On Friday morning, the first remonstrators against Bloomington’s annexations showed up at Monroe County courthouse.
Friday was the start to the formal petitioning process for property owners inside any of the seven areas that Bloomington wants to annex. That’s because Friday’s edition of The Herald-Times carried a public notice of the city council’s adoption of annexation ordinances.
The notice is required to be published in a newspaper as defined under Indiana state law.
Under state law, the 90-day window to submit remonstration petition signatures translates into a deadline of Jan. 6, 2022 at 4 p.m.
Around 9:45 a.m., Ted Ochsner and Jean Donatiello arrived at the courthouse lobby to sign their remonstrance petitions. They’re next-door neighbors who live in the Sterling Woods neighborhood of annexation Area 2.
Sterling Woods is southeast of the intersection of the Rohrer and Snoddy roads. In the formal remonstrance paperwork, Area 2 is also known as South-East Bloomington Annexation.
Ochsner and Donatiello were also picking up the paperwork for their neighbors to sign.
Monroe County auditor Cathy Smith and deputy auditor Chis Muench were on hand in the courthouse lobby to walk the two through the steps of signing their own papers and collecting signatures from their neighbors.
They will be able to collect signatures only from other landowners in Area 2, not any of the other six areas that Bloomington wants to annex.
Even though there’s a 90-day window, Ochsner told The B Square he thinks his immediate neighborhood will have its signatures turned in by Halloween.
Several property owners signed pre-petitions to provide an indication to the Bloomington city council of their opposition to annexation. The annexation of each of the seven areas was approved by a tally of 6–3 on the nine-member council.
During public comment time at the meetings when Bloomington’s city council was considering annexation, opponents said they’d collected signatures from more than 65 percent of landowners in some areas. That high of a percentage would simply stop Bloomington’s annexation bid for that area—if the same number signed the official remonstrance papers.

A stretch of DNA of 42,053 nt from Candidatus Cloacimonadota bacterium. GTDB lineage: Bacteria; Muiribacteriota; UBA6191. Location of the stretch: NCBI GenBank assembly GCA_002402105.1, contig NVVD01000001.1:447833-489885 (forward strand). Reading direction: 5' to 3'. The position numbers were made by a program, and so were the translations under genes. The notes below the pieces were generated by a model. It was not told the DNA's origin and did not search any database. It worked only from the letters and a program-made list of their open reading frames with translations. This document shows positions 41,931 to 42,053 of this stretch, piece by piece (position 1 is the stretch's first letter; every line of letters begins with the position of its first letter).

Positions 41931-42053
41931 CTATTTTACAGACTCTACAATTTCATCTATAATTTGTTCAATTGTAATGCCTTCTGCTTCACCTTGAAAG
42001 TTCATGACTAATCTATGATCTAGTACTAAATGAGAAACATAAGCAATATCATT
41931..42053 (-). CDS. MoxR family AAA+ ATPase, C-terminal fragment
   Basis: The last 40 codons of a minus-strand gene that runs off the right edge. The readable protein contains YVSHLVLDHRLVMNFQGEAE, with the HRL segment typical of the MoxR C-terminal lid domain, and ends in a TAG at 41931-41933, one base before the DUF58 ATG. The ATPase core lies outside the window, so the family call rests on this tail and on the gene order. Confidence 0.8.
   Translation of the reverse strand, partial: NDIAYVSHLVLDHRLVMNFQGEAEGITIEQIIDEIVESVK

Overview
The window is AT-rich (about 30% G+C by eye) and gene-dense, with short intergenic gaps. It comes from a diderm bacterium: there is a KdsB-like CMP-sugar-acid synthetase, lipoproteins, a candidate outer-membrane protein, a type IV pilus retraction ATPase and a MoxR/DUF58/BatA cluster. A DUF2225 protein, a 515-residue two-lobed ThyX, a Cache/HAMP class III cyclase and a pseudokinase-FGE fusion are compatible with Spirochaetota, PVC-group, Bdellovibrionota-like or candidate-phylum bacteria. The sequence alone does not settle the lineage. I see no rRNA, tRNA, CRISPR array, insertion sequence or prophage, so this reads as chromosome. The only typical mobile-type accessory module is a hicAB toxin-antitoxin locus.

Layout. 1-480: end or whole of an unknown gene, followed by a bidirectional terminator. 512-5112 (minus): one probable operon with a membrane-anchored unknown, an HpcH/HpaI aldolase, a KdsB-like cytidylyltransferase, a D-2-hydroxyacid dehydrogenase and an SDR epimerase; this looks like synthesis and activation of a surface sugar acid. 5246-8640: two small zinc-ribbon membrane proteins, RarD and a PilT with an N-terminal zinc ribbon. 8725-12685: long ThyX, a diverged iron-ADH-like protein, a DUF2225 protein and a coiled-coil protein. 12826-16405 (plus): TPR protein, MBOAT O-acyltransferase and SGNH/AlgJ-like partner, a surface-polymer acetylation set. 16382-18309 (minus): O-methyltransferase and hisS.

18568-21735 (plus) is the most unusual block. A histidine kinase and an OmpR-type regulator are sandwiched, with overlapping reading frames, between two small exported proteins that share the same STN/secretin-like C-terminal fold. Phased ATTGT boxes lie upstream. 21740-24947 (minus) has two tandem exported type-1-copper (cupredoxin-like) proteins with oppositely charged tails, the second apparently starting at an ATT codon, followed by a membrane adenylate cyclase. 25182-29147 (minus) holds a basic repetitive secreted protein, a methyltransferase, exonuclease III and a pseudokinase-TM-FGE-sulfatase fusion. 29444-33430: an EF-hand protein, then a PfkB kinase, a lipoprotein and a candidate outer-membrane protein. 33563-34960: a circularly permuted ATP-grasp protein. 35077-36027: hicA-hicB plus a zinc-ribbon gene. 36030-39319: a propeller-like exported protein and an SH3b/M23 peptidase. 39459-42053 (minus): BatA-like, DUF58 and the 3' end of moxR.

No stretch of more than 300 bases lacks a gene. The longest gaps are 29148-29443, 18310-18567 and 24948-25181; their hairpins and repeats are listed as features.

For other areas, opponents said they’d collected pre-petition signatures from more than 50 percent of landowners, which would be enough to get a hearing in court.
Ochsner said that 51 out of 52 property owners in his neighborhood had signed pre-petitions, saying that they intend to remonstrate. Now comes the time when they’ll need to follow through, and Ochsner thinks they will.
Ochsner added, “We are to be reckoned with.”
When The B Square checked in at the courthouse at the end of the day on Friday, Smith said nine people had stopped by to sign a petition for some area. Smith also reported that a total of 49 signature collection sheets, with 25 spaces per sheet, were picked up.
The potential 1,225 signatures on those sheets would amount to at least a quarter of the total number needed for a successful remonstrance in all the areas.
Remonstrance tallies are calculated area by area. Each area needs to hit the signature percentage threshold on its own. Landowners in some of the areas could achieve a successful remonstrance, while others could fail.
Picking up four of the signature collection sheets at the end of the day on Friday was Susan Brackney. She’s a resident of Area 4, the so-called Central Island. Brackney told The B Square she would start collecting signatures on Saturday morning.
During its meetings on the annexation ordinances, Brackney told the city council that she’d collected pre-petition signatures from more than 65 percent of landowners in Area 4. Now she’ll re-contact those people and ask them to sign the official remonstrance paperwork.
About the idea of picking up the collection sheets on the first day when it was possible, Brackney said, “I wanted to come today to hit the ground running—because this process is arduous. It is a marathon and not a sprint. And I am not a high energy person. I have to pace myself.”
A legal wrinkle that could affect how remonstrance efforts play out is the status of remonstrance waivers. A state law enacted in 2019 invalidated many of the waivers that are attached to properties in annexation areas. That would, all other things being equal, make it possible for property owners with such invalidated waivers to remonstrate.
But the city of Bloomington’s legal position is that the 2019 state law should not apply to its current process, because it started in 2017, two years before the state law was enacted. That process was suspended by an act of the state legislature that was found to be unconstitutional by the Indiana Supreme Court.
Depending on how many signatures are collected and how many of those are from landowners with disputed waivers, the legal status of waivers could wind up in court.
Smith or Muench will be available in the county courthouse lobby during regular business hours for the duration of the 90-day remonstration window, to help people sign petitions or turn them in. Regular business hours for the courthouse means from 8 a.m. to 4 p.m.
In the county courthouse lobby, for the week of Oct. 11 through Oct. 15, at 10 a.m. and 2 p.m., staff from the county auditor’s office will be giving presentations on the remonstrance process.
The city of Bloomington also has remonstrance paperwork available at the lobby counter in city hall on Morton Street. Visitor parking at city hall, which is not metered, is located on the south side of the building.
Regular business hours for city hall are Monday to Friday from 8 a.m. to 5 p.m.
Bloomington city hall will be closed on Oct. 11. The second Monday in October was declared Indigenous People’s Day by a 2019 city council resolution.
Monroe County auditor Cathy Smith lives in annexation Area 1B. She told The B Square she was the first remonstration petitioner at city hall on Friday morning.